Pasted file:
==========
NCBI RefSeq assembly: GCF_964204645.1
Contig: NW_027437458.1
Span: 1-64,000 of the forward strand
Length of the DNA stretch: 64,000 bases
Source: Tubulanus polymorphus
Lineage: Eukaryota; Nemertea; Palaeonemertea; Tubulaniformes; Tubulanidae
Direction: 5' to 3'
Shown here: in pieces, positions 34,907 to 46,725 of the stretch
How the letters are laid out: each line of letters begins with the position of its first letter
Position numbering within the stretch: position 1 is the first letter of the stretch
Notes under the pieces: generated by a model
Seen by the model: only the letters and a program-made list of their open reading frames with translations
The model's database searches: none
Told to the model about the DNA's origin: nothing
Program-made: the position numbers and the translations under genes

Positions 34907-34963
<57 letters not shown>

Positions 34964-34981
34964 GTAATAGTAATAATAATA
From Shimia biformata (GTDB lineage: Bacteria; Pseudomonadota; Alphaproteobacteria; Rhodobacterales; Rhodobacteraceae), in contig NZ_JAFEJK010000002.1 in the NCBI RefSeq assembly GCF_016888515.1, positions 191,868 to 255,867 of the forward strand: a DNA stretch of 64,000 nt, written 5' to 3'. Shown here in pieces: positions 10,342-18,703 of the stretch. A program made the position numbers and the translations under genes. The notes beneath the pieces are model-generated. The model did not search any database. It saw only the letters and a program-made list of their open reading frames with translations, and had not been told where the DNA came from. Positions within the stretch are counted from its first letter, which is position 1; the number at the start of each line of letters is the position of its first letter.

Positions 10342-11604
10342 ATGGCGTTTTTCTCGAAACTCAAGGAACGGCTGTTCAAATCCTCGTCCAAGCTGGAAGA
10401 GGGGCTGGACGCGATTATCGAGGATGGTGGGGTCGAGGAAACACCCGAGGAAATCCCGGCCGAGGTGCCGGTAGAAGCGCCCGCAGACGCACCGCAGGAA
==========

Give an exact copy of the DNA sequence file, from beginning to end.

NCBI RefSeq assembly: GCF_964204645.1
Contig: NW_027437458.1
Span: 1-64,000 of the forward strand
Length of the DNA stretch: 64,000 bases
Source: Tubulanus polymorphus
Lineage: Eukaryota; Nemertea; Palaeonemertea; Tubulaniformes; Tubulanidae
Direction: 5' to 3'
Shown here: in pieces, positions 34,907 to 46,725 of the stretch
How the letters are laid out: each line of letters begins with the position of its first letter
Position numbering within the stretch: position 1 is the first letter of the stretch
Notes under the pieces: generated by a model
Seen by the model: only the letters and a program-made list of their open reading frames with translations
The model's database searches: none
Told to the model about the DNA's origin: nothing
Program-made: the position numbers and the translations under genes

Positions 34907-34963
<57 letters not shown>

Positions 34964-34981
34964 GTAATAGTAATAATAATA
From Shimia biformata (GTDB lineage: Bacteria; Pseudomonadota; Alphaproteobacteria; Rhodobacterales; Rhodobacteraceae), in contig NZ_JAFEJK010000002.1 in the NCBI RefSeq assembly GCF_016888515.1, positions 191,868 to 255,867 of the forward strand: a DNA stretch of 64,000 nt, written 5' to 3'. Shown here in pieces: positions 10,342-18,703 of the stretch. A program made the position numbers and the translations under genes. The notes beneath the pieces are model-generated. The model did not search any database. It saw only the letters and a program-made list of their open reading frames with translations, and had not been told where the DNA came from. Positions within the stretch are counted from its first letter, which is position 1; the number at the start of each line of letters is the position of its first letter.

Positions 10342-11604
10342 ATGGCGTTTTTCTCGAAACTCAAGGAACGGCTGTTCAAATCCTCGTCCAAGCTGGAAGA
10401 GGGGCTGGACGCGATTATCGAGGATGGTGGGGTCGAGGAAACACCCGAGGAAATCCCGGCCGAGGTGCCGGTAGAAGCGCCCGCAGACGCACCGCAGGAA